GitHub CEO Tom Preston-Werner likes to make things — so much so that he compared coding and developing software to chasing dragons during tonight’s PandoMonthly event.
“You have a breakthrough. You make something on the Internet work,” he said. “This thing used to not exist, and now it exists! You get that every 20 minutes or hour in programming, and that to me is the magic of programming.” Forget your sword. Forget your shield. Here there be dragons, and the only thing you need to survive is the willingness to huddle over a keyboard for hours on end and work some technological wizardry.
Preston-Werner has experience with such chases. He developed Gravatar, an online service that keeps your profile photo in sync across multiple platforms, largely because it was a tool he wanted to use. He slayed that dragon — now the only problem was that the service, which he described as “very popular,” made no money. So he sold the company, which he says was really just a product he developed, to WordPress.com maker Automattic. The bounty was collected.
The next dragon manifested itself as GitHub, the online repository that makes it easy for developers and the people they work with to share, comment on, and edit software. Preston-Werner developed the product, because he wanted to use it himself and figured that other developers would find the utility useful. His only requirement: ”If I was going to start another side project or start a new thing, whatever it was, if it was going to be successful, it had to make money. It needed to have a business model from the beginning.”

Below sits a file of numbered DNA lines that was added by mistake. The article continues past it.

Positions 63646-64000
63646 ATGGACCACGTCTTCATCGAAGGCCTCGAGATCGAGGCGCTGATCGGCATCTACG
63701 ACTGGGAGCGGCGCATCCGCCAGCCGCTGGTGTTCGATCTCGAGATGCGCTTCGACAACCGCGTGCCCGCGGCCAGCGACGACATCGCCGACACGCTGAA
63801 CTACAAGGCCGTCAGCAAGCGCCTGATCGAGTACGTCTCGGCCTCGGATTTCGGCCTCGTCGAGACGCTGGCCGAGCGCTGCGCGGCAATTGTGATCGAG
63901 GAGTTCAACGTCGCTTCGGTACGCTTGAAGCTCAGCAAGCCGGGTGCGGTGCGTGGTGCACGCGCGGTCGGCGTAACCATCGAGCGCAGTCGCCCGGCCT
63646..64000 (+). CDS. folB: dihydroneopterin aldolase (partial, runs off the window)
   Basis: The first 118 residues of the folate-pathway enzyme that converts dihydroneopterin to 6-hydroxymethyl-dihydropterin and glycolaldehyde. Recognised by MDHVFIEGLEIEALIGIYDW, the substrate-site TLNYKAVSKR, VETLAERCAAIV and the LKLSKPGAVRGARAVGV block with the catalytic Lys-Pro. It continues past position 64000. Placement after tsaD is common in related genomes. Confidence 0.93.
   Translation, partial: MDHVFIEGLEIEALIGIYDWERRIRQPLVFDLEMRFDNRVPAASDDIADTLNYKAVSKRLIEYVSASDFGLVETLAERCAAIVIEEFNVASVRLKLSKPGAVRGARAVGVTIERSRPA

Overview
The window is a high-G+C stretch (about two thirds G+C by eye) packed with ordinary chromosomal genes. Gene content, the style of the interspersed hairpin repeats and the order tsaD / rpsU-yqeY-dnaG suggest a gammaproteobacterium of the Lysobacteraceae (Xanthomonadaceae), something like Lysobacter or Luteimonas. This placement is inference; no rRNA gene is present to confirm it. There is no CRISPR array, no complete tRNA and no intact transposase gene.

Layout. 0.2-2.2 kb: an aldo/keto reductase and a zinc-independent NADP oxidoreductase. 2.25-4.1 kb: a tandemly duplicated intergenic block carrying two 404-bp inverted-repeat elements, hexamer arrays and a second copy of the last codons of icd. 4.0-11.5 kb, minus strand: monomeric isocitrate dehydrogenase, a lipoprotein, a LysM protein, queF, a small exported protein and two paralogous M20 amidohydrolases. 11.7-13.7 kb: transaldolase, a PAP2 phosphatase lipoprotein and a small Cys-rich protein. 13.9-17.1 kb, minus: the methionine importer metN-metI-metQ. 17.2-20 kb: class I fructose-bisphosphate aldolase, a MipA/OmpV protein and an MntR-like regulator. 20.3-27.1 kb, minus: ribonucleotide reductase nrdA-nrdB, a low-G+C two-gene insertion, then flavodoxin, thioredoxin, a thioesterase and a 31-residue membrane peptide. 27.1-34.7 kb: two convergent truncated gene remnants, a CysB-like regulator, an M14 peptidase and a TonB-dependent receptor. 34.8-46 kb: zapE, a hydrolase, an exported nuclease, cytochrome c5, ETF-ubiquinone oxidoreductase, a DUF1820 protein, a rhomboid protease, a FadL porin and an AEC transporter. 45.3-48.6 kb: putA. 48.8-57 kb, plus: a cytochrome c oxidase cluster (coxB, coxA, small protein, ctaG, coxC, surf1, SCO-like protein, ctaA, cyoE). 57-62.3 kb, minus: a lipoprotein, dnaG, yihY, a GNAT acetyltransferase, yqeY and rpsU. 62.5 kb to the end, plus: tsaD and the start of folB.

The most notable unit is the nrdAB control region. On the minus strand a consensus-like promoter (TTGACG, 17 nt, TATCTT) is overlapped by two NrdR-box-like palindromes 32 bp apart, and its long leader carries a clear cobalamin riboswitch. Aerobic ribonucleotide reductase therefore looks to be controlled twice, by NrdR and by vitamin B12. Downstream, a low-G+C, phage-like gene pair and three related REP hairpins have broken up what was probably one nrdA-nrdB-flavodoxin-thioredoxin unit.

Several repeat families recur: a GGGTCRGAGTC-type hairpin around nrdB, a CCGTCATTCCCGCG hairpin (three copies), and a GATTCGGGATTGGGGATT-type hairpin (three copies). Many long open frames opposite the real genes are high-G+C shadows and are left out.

Selling Gravatar had allowed him to dig himself out of debt, but that was largely because Automattic was willing to acquire the product and build it into WordPress.com, not because anyone was willing to pay for the service. Preston-Werner was fortunate enough to be able to approach the company — which had made a bid for Gravatar, and which Preston-Werner turned down, almost a year earlier — and make a deal. He might not have been able to do the same with a future side-project or product.
So, when he set out in chase of the GitHub dragon, Preston-Werner built the product so that it could eventually become a successful business. And the strategy seems to have worked — the company, which currently serves over 3.6 million people, raised a $100 million bounty… er, funding round from Andreessen Horowitz* in July 2012. Preston-Werner chased his dragon, worked his magic, and, unlike with Gravatar, has a bit of gold to show for it.
[Andreessen Horowitz partners Marc Andreessen, Jeff Jordan, and Chris Dixon are personal investors in PandoDaily.]